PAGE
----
The world must clamp down hard on the illegal global wildlife trade, the head of the United Nations environment agency warned Sunday, calling it a multibillion-dollar criminal business that is threatening to wipe out some of the planet's most iconic species.
Achim Steiner, executive director of the United Nations Environment Program, made the call during the opening meeting of the 178-nation Convention on International Trade in Endangered Species, or CITES, in Bangkok. He cited the massive upsurge in poaching of Africa's endangered elephants and rhinos, whose slaughter -- the worst in two decades -- is being driven by rising demand in Asia for their tusks and horns.
"The backdrop against which this meeting takes place should be a very serious wakeup call for all of us," Steiner told some 2,000 delegates assembled at a convention centre in the Thai capital.
Wildlife trafficking "in a terrible way has become a trade and a business of enormous proportions -- a billion-dollar trade in wildlife species that is analogous to that of the trade in drugs and arms," Steiner said. "This is not a small matter. It is driven by a conglomerate of crime syndicates across borders."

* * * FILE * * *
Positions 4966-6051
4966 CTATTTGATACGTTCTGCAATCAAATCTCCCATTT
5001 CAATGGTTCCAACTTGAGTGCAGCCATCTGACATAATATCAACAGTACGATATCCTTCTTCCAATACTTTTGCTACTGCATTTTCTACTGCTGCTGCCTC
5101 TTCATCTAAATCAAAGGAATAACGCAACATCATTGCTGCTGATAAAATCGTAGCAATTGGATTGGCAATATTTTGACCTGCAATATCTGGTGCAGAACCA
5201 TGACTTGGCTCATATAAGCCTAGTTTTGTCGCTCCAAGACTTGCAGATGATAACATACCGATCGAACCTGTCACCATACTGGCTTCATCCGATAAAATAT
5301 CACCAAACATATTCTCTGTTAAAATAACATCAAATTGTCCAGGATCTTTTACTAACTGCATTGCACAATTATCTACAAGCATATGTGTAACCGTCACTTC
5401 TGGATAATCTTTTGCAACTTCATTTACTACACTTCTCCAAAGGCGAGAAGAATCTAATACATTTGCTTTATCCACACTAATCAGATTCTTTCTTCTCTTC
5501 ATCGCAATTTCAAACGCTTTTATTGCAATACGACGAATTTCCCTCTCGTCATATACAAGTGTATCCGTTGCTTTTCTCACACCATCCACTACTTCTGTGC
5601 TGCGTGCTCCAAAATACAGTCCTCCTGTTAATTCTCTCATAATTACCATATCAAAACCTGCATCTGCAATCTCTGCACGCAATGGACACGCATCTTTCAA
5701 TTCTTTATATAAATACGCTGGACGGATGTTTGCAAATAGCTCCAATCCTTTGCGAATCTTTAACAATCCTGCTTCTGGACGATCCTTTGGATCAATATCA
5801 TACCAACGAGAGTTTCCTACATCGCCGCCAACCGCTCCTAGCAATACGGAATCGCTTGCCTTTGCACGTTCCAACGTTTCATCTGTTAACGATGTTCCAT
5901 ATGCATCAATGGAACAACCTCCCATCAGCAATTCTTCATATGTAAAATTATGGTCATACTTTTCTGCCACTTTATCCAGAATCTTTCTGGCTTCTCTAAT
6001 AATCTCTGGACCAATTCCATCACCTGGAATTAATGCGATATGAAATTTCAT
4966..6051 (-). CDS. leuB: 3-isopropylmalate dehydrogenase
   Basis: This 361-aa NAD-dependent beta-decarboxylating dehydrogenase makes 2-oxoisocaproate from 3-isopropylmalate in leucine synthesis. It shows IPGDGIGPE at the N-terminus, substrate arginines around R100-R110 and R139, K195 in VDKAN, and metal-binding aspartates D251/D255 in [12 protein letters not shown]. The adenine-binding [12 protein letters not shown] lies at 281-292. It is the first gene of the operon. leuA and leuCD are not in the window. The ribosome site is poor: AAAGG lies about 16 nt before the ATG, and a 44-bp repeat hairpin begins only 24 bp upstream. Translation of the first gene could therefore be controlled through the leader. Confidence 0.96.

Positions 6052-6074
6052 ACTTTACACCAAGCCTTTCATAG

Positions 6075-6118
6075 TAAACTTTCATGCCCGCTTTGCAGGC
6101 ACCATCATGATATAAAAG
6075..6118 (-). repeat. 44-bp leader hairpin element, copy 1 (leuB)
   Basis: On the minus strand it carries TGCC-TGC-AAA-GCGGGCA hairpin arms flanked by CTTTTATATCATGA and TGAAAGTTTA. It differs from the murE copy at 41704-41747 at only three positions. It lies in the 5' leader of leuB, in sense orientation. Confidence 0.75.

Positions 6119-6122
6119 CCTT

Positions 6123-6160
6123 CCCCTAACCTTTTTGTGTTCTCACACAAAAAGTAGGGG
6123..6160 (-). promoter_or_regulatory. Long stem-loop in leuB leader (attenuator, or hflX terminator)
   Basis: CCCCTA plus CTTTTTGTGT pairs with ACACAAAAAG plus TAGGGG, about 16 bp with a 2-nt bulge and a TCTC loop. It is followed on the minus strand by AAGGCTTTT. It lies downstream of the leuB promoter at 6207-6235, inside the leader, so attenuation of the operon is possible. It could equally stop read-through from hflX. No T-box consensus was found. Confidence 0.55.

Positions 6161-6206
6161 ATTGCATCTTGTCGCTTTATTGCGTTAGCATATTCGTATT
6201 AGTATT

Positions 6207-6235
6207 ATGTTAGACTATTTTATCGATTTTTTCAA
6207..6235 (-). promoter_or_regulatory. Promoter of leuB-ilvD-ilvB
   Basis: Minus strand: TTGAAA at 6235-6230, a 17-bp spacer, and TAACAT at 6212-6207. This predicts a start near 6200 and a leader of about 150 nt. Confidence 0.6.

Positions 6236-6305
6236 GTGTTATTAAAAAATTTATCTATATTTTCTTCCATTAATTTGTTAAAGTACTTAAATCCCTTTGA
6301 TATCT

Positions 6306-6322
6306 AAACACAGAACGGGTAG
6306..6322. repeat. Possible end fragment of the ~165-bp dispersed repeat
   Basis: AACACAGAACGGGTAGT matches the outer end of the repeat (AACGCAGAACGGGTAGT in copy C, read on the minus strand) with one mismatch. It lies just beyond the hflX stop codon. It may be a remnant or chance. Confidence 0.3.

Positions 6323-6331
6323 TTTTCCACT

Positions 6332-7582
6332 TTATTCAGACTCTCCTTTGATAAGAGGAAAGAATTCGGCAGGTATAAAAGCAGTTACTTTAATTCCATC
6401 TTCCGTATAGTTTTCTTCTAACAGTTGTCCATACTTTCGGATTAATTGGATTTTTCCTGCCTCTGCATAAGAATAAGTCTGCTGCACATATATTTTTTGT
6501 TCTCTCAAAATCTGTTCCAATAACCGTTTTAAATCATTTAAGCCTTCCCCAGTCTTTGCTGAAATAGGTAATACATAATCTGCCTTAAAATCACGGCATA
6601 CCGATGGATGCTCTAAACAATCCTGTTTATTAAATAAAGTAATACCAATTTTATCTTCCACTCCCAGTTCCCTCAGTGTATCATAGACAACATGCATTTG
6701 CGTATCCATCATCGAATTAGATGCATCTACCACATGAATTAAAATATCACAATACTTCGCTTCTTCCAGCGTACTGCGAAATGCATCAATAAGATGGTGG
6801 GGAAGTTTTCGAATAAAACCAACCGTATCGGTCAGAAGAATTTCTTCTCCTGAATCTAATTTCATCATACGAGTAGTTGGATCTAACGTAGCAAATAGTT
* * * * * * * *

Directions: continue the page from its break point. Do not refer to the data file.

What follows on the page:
Slowing the slaughter of African elephants and curbing the trade in "blood ivory" will be at the top of the agenda during the global biodiversity conference, which lasts two weeks. Around 70 proposals are on the table, most of which will decide whether member nations increase or lower the level of protection on various species. These include polar bears, rays and sharks that are heavily fished for shark fin soup.
There are proposals, too, to regulate 200 commercially valuable timber species -- half from Madagascar -- and ban their trade unless it can be shown they were harvested legally and sustainably.
Steiner said up to 90 per cent of the world's timber trade is illegal, a business worth at least $30 billion per year.
Prior to the establishment of CITES in 1973, there was no international regulation of the cross-border trade in wildlife. Most of the agreements regulating the 35,000 animals under CITES' purview aim not to outlaw trade, but to ensure it remains sustainable. More....